These five suggestions add value on their own, but optimize bottom line potential when used together, under one scalable tool – Hero. Sign up here to learn more about what Hero can do for your campus today.


Intro To Hero

Have you wanted to learn more about Hero? Now's your chance!

For the third (and final) installment of our Emergency Webinar series, Sidewalk CEO Alan Martin sat down to discuss the tool that is changing the way content works in higher education, forever. Watch the video below to learn more!

Emergency Webinar: Staying Independent! (Part 3)

Unsustainable Course Materials

If there’s a weird market in economics, it’s textbooks.

Most markets follow a set of basic principles -- things like supply and demand, response to incentives, and a roughly equal push-and-pull between providers and consumers to determine prices. The consumers are the ultimate decision-makers; they determine a product’s value, whether it should be consumed and its rate of consumption. They don’t do anything they don’t want to do, and suppliers compete against one another in response. You can read more about markets in Harvard economist Greg Mankiw’s outstanding Principles of Microeconomics, the 7th edition of which will cost you about $230 (or you can rent it for about $30) – but generally, it’s a pretty efficient and balanced system.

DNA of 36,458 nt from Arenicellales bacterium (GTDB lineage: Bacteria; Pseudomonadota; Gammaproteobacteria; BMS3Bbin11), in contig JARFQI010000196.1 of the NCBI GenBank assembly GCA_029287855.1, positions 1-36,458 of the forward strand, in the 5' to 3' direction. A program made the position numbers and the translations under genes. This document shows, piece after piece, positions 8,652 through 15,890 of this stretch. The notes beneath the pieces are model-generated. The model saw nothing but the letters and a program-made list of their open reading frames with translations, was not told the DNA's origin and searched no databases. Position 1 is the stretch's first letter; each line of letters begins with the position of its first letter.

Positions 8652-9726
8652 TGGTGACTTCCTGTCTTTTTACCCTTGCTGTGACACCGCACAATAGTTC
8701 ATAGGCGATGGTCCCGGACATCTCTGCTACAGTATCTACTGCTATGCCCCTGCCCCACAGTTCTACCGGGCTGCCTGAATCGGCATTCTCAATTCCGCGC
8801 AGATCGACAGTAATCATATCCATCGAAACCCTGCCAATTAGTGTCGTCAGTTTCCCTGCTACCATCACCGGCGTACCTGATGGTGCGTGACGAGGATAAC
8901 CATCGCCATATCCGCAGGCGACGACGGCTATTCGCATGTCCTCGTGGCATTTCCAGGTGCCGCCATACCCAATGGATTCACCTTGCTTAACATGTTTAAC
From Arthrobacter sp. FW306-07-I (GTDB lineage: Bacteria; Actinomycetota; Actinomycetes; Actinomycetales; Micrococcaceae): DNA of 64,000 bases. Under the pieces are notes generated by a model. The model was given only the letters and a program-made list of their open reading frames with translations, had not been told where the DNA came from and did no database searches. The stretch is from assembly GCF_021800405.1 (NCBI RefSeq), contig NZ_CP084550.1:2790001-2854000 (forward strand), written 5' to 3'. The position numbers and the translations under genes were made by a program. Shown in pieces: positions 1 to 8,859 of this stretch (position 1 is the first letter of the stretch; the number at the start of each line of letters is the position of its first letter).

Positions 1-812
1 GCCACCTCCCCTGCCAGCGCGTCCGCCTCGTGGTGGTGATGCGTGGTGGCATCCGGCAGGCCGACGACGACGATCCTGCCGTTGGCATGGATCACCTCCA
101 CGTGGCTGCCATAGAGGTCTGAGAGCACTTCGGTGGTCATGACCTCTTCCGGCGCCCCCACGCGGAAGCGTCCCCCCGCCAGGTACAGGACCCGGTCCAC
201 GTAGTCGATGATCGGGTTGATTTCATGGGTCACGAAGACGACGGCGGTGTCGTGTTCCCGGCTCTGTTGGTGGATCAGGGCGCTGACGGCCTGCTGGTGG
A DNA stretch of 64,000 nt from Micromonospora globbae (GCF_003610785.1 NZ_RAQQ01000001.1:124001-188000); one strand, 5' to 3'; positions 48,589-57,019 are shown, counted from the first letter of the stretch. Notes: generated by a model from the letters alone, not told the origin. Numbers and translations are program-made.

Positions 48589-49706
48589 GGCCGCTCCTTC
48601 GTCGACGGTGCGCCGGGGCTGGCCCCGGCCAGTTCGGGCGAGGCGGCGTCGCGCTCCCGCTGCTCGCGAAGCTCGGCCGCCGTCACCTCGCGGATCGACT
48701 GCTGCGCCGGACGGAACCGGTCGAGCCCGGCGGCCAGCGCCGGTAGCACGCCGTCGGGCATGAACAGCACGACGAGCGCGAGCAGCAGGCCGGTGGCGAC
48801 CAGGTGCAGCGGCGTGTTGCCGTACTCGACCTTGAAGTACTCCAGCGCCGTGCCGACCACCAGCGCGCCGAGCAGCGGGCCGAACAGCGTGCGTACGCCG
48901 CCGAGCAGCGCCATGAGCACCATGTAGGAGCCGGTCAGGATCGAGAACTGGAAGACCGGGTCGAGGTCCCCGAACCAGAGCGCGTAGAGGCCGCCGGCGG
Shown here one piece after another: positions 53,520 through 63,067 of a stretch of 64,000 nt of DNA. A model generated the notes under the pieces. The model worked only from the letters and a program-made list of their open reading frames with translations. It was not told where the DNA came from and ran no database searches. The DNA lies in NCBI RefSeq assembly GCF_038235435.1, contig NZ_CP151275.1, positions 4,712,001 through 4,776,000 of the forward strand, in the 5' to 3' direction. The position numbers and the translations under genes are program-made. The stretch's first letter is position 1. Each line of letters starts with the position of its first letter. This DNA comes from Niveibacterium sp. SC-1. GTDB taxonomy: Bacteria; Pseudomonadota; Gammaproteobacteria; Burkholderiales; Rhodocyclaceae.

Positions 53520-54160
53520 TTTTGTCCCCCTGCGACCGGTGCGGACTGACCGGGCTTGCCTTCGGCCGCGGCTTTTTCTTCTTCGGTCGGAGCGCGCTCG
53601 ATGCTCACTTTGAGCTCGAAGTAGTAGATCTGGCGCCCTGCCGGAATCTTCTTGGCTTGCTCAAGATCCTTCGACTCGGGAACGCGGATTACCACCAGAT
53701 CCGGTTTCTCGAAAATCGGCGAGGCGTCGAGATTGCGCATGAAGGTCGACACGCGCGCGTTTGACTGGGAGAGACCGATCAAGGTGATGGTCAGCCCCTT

The economics of college course materials is different. The buyer -- the student -- has no say in what’s adopted for each class. He or she can only decide whether to buy, and they’re at a disadvantage in the classroom if they don’t make the purchase.